RAMADI, Iraq -- "We're here to win." That's how a U.S. Marine corporal put it when I asked him what he was doing in Iraq. He spoke looking squarely into our TV camera -- a more intimidating experience for him than the RPG fire he had just faced on the streets of this beleaguered city. When I pressed this 20-year-old from the heartland of America to tell me what "winning" meant to him, he was straightforward: "That's when these people don't need me to guard this street so their kids can go to school -- when they can do it themselves."
The young corporal and I were standing outside a small elementary school in this shattered city, the capital of the largest province in Iraq. Al Qaeda terrorists had told local authorities -- on pain of death -- not to allow this female academic institution to un-shutter its doors. Apparently, little girls learning math and science pose a significant threat to radical Islamic jihadists.
Defiant parents appealed to the newly reconstituted Iraqi police for protection from the terrorists, and the police turned to Lt. Col. Bill Jurney, commanding officer of 1st Battalion, 6th Marines. The little school is in his "A/O" (area of operations) in downtown Ramadi -- a city of more than 400,000.
Jurney told the police that if they would man a new security sub-station in the same block as the school, his Marines would "back-stop" the cops. Despite murderous threats from Al Qaeda thugs, the police agreed. Aided by U.S. Navy Seabees, soldiers of the "Ready First" Combat Brigade of the 1st Armored Division and the Marines of 1/6, a police sub-station was constructed, literally overnight, in an abandoned building.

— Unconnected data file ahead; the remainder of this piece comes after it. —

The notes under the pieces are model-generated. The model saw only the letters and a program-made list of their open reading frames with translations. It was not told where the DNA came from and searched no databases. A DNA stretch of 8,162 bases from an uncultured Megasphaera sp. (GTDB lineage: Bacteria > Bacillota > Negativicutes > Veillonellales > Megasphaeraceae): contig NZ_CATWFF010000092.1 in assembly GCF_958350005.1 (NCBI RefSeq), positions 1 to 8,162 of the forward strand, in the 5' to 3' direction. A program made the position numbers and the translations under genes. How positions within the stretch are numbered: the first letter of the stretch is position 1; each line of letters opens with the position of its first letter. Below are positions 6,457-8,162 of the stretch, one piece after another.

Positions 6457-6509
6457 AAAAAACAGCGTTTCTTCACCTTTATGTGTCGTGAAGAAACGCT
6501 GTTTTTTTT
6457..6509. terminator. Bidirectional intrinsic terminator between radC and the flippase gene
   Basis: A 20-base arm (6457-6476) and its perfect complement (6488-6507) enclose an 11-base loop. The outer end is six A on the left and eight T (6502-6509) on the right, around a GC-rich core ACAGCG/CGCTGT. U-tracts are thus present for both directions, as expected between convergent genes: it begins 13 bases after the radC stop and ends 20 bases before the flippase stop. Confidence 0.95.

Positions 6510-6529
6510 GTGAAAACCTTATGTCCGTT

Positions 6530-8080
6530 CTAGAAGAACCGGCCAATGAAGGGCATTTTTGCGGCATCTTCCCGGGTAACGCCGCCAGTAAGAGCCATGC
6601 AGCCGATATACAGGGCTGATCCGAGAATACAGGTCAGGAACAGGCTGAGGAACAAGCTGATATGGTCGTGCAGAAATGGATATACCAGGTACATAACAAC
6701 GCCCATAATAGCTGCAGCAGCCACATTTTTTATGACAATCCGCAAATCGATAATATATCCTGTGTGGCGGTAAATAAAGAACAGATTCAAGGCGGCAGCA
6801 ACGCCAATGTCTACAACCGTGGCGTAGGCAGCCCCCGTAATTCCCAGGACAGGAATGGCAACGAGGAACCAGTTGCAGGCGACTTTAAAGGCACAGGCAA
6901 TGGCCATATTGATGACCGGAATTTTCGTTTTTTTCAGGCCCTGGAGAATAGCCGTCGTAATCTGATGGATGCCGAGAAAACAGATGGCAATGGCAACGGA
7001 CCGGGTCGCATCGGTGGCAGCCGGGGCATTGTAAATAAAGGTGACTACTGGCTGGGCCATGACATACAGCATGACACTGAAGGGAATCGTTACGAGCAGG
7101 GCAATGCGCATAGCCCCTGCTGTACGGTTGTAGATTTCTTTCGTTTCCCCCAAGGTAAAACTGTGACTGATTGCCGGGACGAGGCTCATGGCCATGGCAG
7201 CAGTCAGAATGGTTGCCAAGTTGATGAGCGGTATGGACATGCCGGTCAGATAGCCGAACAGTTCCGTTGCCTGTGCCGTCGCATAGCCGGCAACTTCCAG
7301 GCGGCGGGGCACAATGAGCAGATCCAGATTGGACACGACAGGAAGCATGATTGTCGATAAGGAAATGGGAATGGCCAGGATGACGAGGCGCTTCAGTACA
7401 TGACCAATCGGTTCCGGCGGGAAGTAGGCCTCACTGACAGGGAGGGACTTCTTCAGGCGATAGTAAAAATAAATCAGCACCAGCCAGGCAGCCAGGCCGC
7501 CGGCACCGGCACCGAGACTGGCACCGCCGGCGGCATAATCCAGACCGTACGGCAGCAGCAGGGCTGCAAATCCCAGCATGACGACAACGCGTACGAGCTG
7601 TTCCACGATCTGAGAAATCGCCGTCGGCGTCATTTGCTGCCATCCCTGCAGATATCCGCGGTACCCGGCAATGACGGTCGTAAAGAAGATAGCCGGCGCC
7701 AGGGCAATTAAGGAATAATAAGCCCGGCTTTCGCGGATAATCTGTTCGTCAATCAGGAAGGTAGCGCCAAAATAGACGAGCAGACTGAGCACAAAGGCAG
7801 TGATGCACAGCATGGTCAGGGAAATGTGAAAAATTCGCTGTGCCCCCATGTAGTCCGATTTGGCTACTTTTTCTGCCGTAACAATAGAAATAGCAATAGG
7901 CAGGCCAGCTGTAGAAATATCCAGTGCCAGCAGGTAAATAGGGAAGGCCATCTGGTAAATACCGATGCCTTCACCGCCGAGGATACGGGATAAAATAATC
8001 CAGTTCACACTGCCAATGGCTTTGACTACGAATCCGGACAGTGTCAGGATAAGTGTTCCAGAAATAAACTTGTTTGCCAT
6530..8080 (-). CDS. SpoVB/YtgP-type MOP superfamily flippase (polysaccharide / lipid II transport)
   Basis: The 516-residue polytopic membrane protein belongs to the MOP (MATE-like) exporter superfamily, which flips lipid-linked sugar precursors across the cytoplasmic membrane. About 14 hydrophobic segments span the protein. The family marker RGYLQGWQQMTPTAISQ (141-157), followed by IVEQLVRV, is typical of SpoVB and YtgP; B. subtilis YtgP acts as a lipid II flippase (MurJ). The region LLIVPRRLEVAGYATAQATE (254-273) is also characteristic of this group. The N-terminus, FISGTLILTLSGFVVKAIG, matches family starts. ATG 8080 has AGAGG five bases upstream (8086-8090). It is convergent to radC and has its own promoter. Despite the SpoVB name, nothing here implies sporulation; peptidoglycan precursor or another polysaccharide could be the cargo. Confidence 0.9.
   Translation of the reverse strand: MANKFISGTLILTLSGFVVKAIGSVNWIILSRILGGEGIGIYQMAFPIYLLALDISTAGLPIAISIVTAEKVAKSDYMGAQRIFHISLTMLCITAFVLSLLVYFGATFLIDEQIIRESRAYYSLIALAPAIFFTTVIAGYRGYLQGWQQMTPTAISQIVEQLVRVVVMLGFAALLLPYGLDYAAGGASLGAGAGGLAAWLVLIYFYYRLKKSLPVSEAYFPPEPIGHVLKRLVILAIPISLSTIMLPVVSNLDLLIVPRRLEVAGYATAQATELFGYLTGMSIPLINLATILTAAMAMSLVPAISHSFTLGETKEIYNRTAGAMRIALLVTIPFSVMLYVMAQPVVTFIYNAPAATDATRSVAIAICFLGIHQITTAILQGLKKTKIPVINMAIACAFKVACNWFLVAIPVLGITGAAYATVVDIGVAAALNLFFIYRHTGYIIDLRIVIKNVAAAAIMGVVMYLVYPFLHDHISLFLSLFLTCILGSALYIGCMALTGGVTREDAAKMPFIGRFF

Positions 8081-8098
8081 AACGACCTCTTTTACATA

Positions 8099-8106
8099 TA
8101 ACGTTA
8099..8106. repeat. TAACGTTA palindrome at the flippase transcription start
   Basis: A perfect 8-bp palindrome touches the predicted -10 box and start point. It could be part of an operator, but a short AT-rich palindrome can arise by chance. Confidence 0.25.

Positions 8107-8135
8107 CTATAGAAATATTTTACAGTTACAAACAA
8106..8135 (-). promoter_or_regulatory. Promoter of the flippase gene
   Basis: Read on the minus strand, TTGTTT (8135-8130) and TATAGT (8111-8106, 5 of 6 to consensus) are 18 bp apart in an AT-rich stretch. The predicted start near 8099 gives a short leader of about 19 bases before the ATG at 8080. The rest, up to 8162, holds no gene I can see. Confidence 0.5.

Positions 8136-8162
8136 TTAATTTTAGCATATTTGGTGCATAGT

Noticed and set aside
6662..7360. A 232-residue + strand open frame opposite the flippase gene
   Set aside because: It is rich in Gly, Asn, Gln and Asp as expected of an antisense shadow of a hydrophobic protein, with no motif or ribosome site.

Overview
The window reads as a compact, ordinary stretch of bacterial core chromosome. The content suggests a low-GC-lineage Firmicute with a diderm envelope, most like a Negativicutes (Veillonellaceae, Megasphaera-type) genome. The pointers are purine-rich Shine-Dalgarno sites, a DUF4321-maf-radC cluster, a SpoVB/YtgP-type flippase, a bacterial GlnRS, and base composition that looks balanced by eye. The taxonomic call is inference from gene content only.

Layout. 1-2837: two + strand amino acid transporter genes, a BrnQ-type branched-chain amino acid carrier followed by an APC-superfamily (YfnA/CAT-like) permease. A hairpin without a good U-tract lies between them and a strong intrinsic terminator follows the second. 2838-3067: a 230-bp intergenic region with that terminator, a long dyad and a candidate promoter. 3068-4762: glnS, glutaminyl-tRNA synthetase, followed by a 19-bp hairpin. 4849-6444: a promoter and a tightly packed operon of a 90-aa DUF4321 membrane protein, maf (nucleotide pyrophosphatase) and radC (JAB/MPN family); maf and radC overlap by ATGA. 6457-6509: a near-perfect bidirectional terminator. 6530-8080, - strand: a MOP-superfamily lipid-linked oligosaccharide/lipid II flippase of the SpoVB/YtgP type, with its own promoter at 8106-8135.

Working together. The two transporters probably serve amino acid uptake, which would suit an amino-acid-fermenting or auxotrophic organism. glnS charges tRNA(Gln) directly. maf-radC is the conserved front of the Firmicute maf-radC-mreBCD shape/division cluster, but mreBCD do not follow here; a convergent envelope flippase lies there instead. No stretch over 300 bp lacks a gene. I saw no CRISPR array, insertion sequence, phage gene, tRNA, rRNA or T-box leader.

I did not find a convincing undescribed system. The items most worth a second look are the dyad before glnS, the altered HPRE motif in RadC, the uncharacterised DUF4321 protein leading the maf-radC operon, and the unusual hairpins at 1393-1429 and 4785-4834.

When the terror cell that had ruled this neighborhood for months attacked the new Iraqi police post, their battalion commander, Lt. Col. Jabbar Inad al Namrawee, led an all-Iraqi QRF (quick reaction force) into the battle. In the ensuing gunfight, Jabbar was shot through the calf by an AK-47-wielding terrorist. By the time the battle was done, more than a dozen terrorists were dead and the police, who call themselves "The sons of al Anbar," earned new respect from Ramadi's war-weary civilians.
Now, little more than a week after the fight, Jabbar is back at work, with fresh scars on his leg. His policemen patrol this neighborhood's streets, the little school has re-opened and Jurney's Marines are providing pencils, notebooks and backpacks to the children, as well as kerosene to heat their classrooms.
Oliver North is a nationally syndicated columnist, the host of War Stories on the Fox News Channel, the author of the new novel Heroes Proved and the co-founder of Freedom Alliance, an organization that provides college scholarships to the children of U.S. military personnel killed or permanently disabled in the line of duty. Join Oliver North in Israel by going to www.olivernorthisrael.com.
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